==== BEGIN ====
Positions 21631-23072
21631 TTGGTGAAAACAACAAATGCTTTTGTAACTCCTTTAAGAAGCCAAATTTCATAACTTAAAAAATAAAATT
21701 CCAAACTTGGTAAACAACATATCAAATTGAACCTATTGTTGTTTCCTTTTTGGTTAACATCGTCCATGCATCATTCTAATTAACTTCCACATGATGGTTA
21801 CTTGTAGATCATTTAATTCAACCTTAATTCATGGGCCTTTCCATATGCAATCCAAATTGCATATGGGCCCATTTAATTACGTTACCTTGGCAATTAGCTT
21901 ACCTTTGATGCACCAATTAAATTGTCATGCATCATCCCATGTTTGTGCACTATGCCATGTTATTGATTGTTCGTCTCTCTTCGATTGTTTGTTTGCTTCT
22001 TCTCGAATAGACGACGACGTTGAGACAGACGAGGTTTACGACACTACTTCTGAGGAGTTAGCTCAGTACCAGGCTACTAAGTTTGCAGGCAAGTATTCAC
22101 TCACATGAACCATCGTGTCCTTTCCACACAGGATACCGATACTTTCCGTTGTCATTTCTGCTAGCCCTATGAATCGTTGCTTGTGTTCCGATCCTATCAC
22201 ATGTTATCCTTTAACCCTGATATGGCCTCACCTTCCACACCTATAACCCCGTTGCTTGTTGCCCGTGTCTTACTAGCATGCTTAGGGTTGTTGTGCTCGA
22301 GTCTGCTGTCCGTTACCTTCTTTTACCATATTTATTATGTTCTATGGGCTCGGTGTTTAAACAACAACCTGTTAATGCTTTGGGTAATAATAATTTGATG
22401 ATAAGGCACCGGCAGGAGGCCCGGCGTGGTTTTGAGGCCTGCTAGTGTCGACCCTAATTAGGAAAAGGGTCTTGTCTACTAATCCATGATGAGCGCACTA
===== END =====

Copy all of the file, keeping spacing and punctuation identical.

Positions 21631-23072
21631 TTGGTGAAAACAACAAATGCTTTTGTAACTCCTTTAAGAAGCCAAATTTCATAACTTAAAAAATAAAATT
21701 CCAAACTTGGTAAACAACATATCAAATTGAACCTATTGTTGTTTCCTTTTTGGTTAACATCGTCCATGCATCATTCTAATTAACTTCCACATGATGGTTA
21801 CTTGTAGATCATTTAATTCAACCTTAATTCATGGGCCTTTCCATATGCAATCCAAATTGCATATGGGCCCATTTAATTACGTTACCTTGGCAATTAGCTT
21901 ACCTTTGATGCACCAATTAAATTGTCATGCATCATCCCATGTTTGTGCACTATGCCATGTTATTGATTGTTCGTCTCTCTTCGATTGTTTGTTTGCTTCT
22001 TCTCGAATAGACGACGACGTTGAGACAGACGAGGTTTACGACACTACTTCTGAGGAGTTAGCTCAGTACCAGGCTACTAAGTTTGCAGGCAAGTATTCAC
22101 TCACATGAACCATCGTGTCCTTTCCACACAGGATACCGATACTTTCCGTTGTCATTTCTGCTAGCCCTATGAATCGTTGCTTGTGTTCCGATCCTATCAC
22201 ATGTTATCCTTTAACCCTGATATGGCCTCACCTTCCACACCTATAACCCCGTTGCTTGTTGCCCGTGTCTTACTAGCATGCTTAGGGTTGTTGTGCTCGA
22301 GTCTGCTGTCCGTTACCTTCTTTTACCATATTTATTATGTTCTATGGGCTCGGTGTTTAAACAACAACCTGTTAATGCTTTGGGTAATAATAATTTGATG
22401 ATAAGGCACCGGCAGGAGGCCCGGCGTGGTTTTGAGGCCTGCTAGTGTCGACCCTAATTAGGAAAAGGGTCTTGTCTACTAATCCATGATGAGCGCACTA